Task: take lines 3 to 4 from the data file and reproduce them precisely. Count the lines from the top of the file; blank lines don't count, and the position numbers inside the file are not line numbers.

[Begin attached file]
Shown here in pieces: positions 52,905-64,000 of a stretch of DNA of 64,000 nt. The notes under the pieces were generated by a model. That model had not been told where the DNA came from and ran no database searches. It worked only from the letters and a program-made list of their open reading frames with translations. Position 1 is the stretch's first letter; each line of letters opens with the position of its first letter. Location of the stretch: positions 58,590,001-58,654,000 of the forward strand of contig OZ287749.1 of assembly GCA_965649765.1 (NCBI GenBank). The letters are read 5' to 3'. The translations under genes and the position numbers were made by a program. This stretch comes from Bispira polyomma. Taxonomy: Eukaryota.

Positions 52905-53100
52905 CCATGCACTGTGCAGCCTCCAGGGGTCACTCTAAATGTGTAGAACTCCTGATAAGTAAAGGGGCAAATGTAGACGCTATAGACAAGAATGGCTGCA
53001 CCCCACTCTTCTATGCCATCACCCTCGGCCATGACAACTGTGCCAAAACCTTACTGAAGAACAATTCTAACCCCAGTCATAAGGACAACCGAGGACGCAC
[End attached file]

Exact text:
52905 CCATGCACTGTGCAGCCTCCAGGGGTCACTCTAAATGTGTAGAACTCCTGATAAGTAAAGGGGCAAATGTAGACGCTATAGACAAGAATGGCTGCA
53001 CCCCACTCTTCTATGCCATCACCCTCGGCCATGACAACTGTGCCAAAACCTTACTGAAGAACAATTCTAACCCCAGTCATAAGGACAACCGAGGACGCAC